Seale. The Bishops differing from the King in the late business
in the House of Lords, have caused this and what is like to
follow, for every body is encouraged now-a-days to speak, and
even to preach (as I have heard one of them), as bad things
against them as ever in the year 1640; which is a strange change.

23rd. I to the Exchange; and there I saw Carr stand in the
pillory for the business of my Lord Gerard; and there hear by
Creed that the Bishops of Winchester [George Morley.] and of
Rochester, [John Dolben.] and the Dean of the Chapel, and some
other great prelates, are suspended: and a cloud upon the
Archbishop ever since the late business in the House of Lords;
and I believe it will be a heavy blow to the Clergy.

24th. By coach to St. James's, it being about six at night; my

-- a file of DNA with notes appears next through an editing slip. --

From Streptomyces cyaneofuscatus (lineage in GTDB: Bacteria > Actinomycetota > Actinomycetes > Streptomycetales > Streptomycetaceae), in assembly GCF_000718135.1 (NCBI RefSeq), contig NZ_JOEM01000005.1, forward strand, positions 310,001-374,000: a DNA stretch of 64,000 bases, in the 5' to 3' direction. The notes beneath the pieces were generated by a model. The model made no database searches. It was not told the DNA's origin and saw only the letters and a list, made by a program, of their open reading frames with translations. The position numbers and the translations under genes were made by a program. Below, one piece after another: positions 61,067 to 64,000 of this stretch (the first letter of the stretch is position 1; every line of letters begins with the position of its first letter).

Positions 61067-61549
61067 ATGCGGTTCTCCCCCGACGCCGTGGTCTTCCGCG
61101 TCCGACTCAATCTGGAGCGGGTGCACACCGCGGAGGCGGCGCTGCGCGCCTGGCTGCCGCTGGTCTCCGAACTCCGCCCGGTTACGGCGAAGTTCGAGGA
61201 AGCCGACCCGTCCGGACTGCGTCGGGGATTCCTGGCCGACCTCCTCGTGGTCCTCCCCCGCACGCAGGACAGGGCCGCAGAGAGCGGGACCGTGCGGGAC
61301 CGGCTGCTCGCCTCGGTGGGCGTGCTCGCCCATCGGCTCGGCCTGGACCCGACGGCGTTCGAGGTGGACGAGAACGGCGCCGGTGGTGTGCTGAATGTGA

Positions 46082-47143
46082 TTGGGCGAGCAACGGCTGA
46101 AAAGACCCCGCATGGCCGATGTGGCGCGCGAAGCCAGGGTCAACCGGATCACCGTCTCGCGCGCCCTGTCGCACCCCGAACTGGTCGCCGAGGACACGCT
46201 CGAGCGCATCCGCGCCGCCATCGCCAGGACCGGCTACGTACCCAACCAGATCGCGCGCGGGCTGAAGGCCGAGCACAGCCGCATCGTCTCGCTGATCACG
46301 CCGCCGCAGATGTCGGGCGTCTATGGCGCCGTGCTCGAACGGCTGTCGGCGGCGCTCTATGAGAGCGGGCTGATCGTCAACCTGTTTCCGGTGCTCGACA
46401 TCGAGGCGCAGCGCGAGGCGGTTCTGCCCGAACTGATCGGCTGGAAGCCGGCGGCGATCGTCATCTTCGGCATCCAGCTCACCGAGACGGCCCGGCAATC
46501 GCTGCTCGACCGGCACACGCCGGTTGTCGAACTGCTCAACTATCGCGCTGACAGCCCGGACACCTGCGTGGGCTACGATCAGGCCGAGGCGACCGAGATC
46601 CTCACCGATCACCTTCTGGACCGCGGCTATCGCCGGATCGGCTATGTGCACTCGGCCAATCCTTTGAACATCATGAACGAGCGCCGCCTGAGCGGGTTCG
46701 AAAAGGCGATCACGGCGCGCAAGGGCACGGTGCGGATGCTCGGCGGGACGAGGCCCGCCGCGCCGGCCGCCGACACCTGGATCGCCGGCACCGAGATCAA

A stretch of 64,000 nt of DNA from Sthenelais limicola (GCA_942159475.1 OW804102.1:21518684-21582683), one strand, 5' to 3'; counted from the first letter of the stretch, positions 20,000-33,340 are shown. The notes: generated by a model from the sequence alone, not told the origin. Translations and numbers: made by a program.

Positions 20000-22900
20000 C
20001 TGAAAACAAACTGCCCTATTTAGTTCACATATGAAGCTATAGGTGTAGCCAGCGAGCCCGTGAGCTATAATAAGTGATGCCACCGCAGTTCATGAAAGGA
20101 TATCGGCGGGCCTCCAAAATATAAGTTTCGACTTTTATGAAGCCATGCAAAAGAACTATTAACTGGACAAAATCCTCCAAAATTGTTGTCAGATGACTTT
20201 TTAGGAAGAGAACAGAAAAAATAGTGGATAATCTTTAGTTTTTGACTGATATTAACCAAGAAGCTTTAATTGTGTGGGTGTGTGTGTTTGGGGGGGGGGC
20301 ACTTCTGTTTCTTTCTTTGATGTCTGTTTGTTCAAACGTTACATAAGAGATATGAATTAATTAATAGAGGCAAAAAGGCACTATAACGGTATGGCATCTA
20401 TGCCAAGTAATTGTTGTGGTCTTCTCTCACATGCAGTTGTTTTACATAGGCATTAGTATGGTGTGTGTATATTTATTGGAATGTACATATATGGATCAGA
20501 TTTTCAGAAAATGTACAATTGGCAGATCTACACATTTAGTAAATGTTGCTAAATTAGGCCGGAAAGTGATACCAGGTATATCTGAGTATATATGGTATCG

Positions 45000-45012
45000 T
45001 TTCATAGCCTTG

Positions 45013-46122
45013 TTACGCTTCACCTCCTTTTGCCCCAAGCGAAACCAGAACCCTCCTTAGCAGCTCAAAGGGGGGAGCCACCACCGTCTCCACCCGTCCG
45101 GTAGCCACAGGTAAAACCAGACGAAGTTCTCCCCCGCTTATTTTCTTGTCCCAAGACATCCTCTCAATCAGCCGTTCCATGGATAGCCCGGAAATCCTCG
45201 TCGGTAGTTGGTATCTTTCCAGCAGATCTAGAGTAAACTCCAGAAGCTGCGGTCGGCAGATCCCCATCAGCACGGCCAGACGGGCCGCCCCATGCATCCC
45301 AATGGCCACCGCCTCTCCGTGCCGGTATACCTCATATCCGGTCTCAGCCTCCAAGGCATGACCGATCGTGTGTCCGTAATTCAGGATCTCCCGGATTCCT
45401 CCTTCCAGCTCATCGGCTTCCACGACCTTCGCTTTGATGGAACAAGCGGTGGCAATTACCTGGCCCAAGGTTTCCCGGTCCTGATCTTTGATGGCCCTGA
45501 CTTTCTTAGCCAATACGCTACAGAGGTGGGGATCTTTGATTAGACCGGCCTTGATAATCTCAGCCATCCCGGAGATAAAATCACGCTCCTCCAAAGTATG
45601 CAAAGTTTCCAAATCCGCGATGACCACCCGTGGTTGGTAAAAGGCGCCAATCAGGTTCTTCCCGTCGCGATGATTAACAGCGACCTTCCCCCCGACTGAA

design being to see the ceremonys, this night being the eve of
Christmas, at the Queene's chapel. I got in almost up to the
rail, and with a good deal of patience staid from nine at night
to two in the morning in a very great crowd: and there expected
but found nothing extraordinary, there being nothing but a high
masse. The Queene was there, and some high-ladies. All being
done, I was sorry for my coming, and missing of what I expected;
which was, to have had a child born and dressed there, and a
great deal of do; but we broke up, and nothing like it done. And
there I left people receiving the Sacrament: and the Queene
gone, and ladies; only my Lady Castlemaine, who looked prettily
in her night-clothes. And so took my coach, which waited; and
drank some burnt wine at the Rose Tavern door while the
constables came, and two or three bellmen went by, it being a
fine light moonshine morning: and so home round the City.

26th. With my wife to the King's playhouse, and there saw "The